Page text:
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Protesters temporarily close Mexican border crossing at San Ysidro over gas prices

Two weeks ago, protesters temporarily closed a Mexican border crossing in San Ysidro over gas prices. A new protest occurred Sunday.
(San Diego Union-Tribune)

Continuing unrest over gasoline price hikes in Mexico flared up at the Tijuana border crossing Saturday night as a large protest prompted U.S. authorities to block access into Mexico from San Ysidro for nearly four hours.

Southbound Interstates 5 and 805 began to reopen to motorists wanting to cross the border about 9:15 p.m., according to the California Highway Patrol.

The demonstration at Tijuana’s El Chaparral port of entry was among several held throughout Mexico Saturday — including a protest that turned violent outside a Rosarito Beach gasoline distribution center.

U.S. Customs and Border Protection officials and the California Highway Patrol began diverting southbound I-5 and I-805 traffic about 5:30 p.m. “to support the government of Mexico’s inbound (vehicle inspection) operation,” said Customs spokesman Ralph DeSio.

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San Diego police noted 45 minutes later that southbound traffic on I-805 had backed up to Main Street in Chula Vista.

Pedestrians were still allowed to cross south.

Traffic going north from Mexico into the United States at the San Ysidro Port of Entry remained open and was being processed as usual, an official said.

Protesters had taken over inspection lanes of El Chaparral earlier in the afternoon.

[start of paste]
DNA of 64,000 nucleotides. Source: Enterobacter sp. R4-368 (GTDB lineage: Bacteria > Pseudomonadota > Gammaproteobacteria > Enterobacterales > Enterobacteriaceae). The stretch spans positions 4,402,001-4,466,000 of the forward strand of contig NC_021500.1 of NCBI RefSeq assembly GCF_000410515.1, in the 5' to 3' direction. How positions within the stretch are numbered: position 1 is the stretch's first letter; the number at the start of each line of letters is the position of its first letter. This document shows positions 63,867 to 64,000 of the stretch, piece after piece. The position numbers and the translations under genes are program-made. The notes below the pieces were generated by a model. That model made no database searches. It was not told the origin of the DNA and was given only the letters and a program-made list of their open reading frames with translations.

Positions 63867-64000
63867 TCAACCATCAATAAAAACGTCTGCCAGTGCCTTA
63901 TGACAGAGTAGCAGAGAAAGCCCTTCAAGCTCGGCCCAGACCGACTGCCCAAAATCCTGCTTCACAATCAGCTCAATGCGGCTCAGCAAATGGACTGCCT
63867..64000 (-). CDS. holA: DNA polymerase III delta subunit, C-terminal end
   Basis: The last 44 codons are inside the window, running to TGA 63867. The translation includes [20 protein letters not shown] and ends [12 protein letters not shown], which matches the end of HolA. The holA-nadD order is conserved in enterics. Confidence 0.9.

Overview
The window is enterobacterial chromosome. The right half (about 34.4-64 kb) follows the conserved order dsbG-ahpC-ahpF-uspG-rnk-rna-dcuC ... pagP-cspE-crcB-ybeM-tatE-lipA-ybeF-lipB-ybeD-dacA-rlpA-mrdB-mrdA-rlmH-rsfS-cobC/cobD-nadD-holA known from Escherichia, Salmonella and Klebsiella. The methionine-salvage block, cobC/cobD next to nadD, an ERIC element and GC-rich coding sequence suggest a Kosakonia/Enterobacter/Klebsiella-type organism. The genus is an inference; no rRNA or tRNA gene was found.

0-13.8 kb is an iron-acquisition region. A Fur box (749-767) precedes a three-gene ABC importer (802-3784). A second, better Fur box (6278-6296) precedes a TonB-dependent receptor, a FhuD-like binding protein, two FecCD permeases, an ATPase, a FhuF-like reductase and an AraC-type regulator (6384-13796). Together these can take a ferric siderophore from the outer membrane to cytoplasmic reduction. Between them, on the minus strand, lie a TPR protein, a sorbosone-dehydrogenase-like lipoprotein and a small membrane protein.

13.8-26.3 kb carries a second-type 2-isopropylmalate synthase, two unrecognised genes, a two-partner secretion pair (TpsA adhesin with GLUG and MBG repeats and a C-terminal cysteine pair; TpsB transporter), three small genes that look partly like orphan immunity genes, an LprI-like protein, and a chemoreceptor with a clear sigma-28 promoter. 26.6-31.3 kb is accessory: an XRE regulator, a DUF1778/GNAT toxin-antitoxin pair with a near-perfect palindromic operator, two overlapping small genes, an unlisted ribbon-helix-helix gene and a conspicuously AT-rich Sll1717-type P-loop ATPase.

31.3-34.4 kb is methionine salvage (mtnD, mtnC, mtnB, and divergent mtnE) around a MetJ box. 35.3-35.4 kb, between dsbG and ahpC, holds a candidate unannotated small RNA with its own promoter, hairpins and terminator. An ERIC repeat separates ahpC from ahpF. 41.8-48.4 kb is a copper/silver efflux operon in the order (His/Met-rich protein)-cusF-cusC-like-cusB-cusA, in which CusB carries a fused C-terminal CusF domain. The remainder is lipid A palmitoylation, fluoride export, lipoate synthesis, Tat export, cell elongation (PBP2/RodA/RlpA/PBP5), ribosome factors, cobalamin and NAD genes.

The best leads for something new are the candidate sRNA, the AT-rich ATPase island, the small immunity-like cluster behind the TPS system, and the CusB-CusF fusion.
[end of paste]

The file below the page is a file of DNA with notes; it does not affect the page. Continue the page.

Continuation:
Tijuana resident Mario Osuna said videos of the demonstration on Facebook showed several hundred protesters had swarmed Mexican customs officials at El Chaparral and were waving southbound travelers through without having to stop for vehicle inspections or to pay taxes on purchases made in the U.S.

Osuna said the protesters were not blocking cars.

“The situation down here is kind of getting out of control,” said Osuna, who works in online marketing and sales.

The protest was organized on Facebook by a Baja California student group, said demonstrator Israel Castellon, 30, a law student. He objected to President Enrique Peña Nieto’s move to deregulate the country’s energy sector, which led to the gasoline price increase.

“Peña Nieto is not my president. He has carried out stupid reforms that have been harmful to citizens and benefited politicians or those from the privileged classes,” Castellon said. “Those who have been hurt are those who have the least.”

At 8:30 p.m., about three-dozen protesters who remained left the ghostly quiet port of entry. They sang the Mexican national anthem and chanted in Spanish: “The people united shall never be defeated.” They promised to return Sunday.

On Wednesday in Arizona, similar protests led Mexican authorities to close the border crossing at Nogales, Sonora, to southbound traffic.

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